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Extrication Roof Management

by Marcus
Extrication Roof Management

Extrication Roof Management. A look at the benefits and reason for doing either roof removal or roof flap technique.

Nearly every incident we attend the Gold standard for casualty extrication is for the roof to be removed, this gives us maximum space for casualty care and for the medics/Doctors to give evasive immediate life saving treatment, which would not be possible with the roof still in situ.

Complete roof removal has and is still the best option for a vehicle on its wheels, offering the greatest amount of created room for medical intervention, casualty access and removal.

It can be completed in minutes and will normally require 6-8 cuts depending on the size of the vehicle and how many posts need cutting.

We have always taught to cut the posts as low as we can to remove as much weight and metal as possible, but this is now not so easy with the ever increasing amount of airbags fitted to vehicles today, and also the new exotic metals we are having to deal with on a daily basis, these factors are relevant as to what we do, forcing us to now cut high on the posts.

Extrication Roof Management

Image: Extrication Roof Management

There are many different thoughts on where the last cut should be, as a rule of thumb this cut should be the post offering the most structural integrity over the casualty, good control over these cuts is paramount as I have witnessed this post being cut early on at an incident and the remaining cuts completed leaving no structural support or protection over the casualty and medics, which could have ended in someone getting badly injured, this was down to poor training and the OIC not controlling operations.

Roof Flap

The roof flap technique, this quite often seems to be the evolution of choice, either through bad habit’s or is favored for some reason.

This technique can be very effective and quick to carry out but still requires if not the same but close to as many cuts to complete, depending on what type of flap you are going to carry out.

Yes one reason is that it reduces the amount of glass dust created, again this will depend on where you decide to make the flap. With the correct casualty protection (clear sheet) and compartmentation of the casualty and medics, glass dust does not really pose as a serious problem, and as i am aware there is no scientific data to show that this has caused a problem at RTC’c / MVA’s that is not to say that we throw caution to the wind, never reduce the levels of PPE required c/w respiratory protection for everyone in the immediate area.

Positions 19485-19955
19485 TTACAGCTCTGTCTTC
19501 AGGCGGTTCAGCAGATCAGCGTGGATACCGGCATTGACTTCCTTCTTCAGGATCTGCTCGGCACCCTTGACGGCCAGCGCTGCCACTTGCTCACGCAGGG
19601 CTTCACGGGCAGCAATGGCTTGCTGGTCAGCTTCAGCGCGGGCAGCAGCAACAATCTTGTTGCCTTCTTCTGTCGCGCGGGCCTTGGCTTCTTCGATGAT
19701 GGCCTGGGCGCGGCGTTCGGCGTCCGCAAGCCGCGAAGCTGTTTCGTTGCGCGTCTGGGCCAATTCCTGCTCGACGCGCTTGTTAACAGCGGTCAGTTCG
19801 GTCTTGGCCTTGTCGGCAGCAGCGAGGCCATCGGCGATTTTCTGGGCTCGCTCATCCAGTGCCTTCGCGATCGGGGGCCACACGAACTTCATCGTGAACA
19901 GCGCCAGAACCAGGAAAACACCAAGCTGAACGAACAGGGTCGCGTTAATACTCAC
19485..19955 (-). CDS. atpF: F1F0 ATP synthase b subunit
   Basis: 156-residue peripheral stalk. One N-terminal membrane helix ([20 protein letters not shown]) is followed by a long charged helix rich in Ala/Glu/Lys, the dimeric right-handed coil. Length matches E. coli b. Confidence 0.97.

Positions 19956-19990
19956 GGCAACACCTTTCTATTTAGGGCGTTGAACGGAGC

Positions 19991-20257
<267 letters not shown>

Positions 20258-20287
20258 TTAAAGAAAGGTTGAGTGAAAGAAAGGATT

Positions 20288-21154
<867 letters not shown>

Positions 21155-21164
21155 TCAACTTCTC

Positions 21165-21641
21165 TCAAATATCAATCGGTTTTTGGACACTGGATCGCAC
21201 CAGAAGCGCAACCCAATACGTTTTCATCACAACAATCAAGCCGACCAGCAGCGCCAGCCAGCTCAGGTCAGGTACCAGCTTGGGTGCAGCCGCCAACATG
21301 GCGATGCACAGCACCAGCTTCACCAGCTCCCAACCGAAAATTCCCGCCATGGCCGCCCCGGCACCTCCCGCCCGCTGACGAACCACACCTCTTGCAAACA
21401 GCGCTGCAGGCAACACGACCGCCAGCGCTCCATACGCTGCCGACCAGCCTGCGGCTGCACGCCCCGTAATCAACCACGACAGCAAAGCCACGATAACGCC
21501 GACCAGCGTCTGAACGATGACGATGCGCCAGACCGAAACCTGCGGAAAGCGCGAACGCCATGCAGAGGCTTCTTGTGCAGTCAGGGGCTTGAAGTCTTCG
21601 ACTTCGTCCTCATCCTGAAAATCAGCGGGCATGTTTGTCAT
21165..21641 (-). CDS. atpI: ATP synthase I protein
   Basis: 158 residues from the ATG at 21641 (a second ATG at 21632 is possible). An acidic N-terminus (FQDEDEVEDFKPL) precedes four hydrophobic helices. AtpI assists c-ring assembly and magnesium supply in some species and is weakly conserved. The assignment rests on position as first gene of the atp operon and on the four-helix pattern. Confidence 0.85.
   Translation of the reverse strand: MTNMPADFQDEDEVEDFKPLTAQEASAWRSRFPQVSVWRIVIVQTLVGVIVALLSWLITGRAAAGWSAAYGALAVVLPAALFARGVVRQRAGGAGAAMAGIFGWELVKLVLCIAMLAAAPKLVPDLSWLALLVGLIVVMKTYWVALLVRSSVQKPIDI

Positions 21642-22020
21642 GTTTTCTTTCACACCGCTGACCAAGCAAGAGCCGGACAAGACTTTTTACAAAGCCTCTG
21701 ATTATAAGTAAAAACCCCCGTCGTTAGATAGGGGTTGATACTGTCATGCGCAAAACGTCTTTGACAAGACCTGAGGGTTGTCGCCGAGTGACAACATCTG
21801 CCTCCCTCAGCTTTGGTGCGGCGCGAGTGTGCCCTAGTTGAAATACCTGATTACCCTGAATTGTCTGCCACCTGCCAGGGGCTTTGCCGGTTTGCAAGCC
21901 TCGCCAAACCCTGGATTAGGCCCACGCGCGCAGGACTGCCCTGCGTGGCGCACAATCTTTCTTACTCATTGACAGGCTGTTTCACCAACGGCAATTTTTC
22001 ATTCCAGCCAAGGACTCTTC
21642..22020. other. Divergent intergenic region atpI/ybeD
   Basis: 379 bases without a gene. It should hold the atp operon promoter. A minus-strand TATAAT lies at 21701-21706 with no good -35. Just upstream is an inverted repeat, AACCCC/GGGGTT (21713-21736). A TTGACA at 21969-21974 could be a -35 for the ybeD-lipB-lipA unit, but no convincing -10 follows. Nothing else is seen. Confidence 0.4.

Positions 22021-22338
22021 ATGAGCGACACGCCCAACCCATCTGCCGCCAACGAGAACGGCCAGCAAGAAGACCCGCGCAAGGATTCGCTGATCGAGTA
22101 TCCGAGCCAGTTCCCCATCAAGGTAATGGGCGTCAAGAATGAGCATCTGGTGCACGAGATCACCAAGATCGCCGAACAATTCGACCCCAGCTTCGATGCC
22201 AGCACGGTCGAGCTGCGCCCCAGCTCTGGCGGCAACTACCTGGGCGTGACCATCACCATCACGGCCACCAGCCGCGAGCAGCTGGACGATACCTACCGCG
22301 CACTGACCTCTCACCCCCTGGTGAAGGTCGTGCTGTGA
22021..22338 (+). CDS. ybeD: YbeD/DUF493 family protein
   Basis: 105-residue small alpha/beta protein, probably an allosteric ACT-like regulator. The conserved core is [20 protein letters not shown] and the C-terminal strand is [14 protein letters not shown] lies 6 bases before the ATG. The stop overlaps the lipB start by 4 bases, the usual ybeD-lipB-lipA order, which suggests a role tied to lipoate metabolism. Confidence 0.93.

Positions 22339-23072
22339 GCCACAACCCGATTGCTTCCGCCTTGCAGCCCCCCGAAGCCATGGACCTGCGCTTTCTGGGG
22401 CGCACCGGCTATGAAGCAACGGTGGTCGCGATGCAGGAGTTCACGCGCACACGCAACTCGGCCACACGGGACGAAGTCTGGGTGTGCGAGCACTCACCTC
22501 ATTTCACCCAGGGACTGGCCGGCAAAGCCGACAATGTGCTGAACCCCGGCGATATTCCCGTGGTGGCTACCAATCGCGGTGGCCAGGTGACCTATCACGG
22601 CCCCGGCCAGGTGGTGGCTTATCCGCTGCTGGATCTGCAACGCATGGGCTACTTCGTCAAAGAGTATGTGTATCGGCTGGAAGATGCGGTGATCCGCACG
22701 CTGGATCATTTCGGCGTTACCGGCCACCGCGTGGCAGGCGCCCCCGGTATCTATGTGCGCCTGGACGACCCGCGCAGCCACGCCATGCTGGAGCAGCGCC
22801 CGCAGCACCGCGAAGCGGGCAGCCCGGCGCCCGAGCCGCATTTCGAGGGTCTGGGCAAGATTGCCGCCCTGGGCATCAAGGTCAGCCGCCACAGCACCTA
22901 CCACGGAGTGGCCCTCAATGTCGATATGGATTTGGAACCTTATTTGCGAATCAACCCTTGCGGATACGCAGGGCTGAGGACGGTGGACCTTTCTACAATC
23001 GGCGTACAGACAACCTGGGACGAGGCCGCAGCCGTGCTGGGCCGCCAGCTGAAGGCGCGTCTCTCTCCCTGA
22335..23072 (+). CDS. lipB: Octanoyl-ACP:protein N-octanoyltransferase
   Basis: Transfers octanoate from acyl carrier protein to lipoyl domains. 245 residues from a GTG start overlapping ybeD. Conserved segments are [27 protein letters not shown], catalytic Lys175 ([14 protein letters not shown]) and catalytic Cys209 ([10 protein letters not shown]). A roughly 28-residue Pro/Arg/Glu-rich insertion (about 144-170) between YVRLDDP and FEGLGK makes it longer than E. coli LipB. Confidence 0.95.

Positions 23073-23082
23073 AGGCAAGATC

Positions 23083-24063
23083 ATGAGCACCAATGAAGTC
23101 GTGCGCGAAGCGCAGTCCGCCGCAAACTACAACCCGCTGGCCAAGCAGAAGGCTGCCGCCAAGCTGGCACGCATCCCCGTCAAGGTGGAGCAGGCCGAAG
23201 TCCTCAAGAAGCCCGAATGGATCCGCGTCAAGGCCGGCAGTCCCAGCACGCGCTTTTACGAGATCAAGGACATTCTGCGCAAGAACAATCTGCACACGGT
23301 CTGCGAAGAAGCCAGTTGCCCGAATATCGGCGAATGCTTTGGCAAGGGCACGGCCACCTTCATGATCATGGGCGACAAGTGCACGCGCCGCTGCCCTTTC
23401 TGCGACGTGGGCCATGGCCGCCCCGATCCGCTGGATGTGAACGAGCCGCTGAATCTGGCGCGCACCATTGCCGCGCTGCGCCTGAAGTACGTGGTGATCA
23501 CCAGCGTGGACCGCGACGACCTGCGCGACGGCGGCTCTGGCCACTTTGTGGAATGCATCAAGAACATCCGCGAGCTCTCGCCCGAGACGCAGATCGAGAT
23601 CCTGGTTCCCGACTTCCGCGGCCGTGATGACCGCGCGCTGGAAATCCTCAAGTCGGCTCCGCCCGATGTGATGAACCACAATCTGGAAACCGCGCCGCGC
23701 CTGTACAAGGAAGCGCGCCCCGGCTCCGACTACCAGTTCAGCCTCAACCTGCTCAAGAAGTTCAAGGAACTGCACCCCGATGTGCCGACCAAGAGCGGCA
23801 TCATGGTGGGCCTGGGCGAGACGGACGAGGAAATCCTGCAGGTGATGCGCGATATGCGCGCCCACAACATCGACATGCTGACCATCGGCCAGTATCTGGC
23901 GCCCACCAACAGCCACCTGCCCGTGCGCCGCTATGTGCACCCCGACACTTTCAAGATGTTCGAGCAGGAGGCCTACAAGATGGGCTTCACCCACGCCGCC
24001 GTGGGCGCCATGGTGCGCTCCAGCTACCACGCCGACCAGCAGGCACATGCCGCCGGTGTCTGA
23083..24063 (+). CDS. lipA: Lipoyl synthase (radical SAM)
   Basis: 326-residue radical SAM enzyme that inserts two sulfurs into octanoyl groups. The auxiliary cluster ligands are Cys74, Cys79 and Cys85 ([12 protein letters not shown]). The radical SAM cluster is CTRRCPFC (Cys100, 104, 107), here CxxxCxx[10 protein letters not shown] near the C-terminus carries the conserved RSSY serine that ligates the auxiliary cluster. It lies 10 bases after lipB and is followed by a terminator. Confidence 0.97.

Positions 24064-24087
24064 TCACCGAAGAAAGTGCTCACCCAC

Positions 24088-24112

A good safety measure when flapping a roof is to attach a Line/rope to one of the posts to assist with the flap, this will greatly help with a heavy roof, and secondly is someone was to loose their footing it act as a safety to prevent the roof dropping out of control.

Extrication Roof Management

Image: Extrication Roof Management

Roof Management Advice

  • Cut and remove all seat belts
  • Secure a line to the roof to assist with the flap
  • Carry out any cross ramming, door removal etc before roof removal, as once the roof is removed a lot of structural integrity will be lost, making ramming etc a lot harder.
  • Double check all cuts are complete and have severed the part we are cutting
  • Complete the last cut nearest the casualty maintaining structural protection over them
  • Expose all trim
  • Secure the roof once flapped

We have also witnessed the roof being flapped with the tailgate still attached, this is not best practice at all, it will raise the center of gravity as we flap the roof, it will be prone to catching the wind especially a rouge gust. Doing it this way will be very hard to control and is not advised, remove the tailgate and make your work easier.

Think ahead if there is a sunroof fitted, can we still flap the roof effectively, as the multiple layers of strengthening for the sunroof may hinder this technique.

Remember some medical airway management can only be carried out from the front of the casualty, so if you have flapped the roof in a way that leaves the windshield and A-posts in place this will prevent or greatly hinder this medical treatment, plan ahead for every action we perform.

Lets get out of the old school thinking, that we do it because its what we prefer or because its what we have always done.

Both have their place at a rescue, use the right one for the best outcome, get good at them and practice them regularly.

Extrication Roof Management

Image: Extrication Roof Management

Written by John Curley

John Curley has been a firefighter with the Dorset Fire Rescue Service since 1995. He has been trained in technical rescue and been involved in USAR training and activities for over 10 years.

John also specialises in Vehicle Crash Rescue training, has studied the subject for many years sharing his ideas and techniques with firefighters around the globe.

John is also founder of the RTC Rescue website www.rtc-rescue.com

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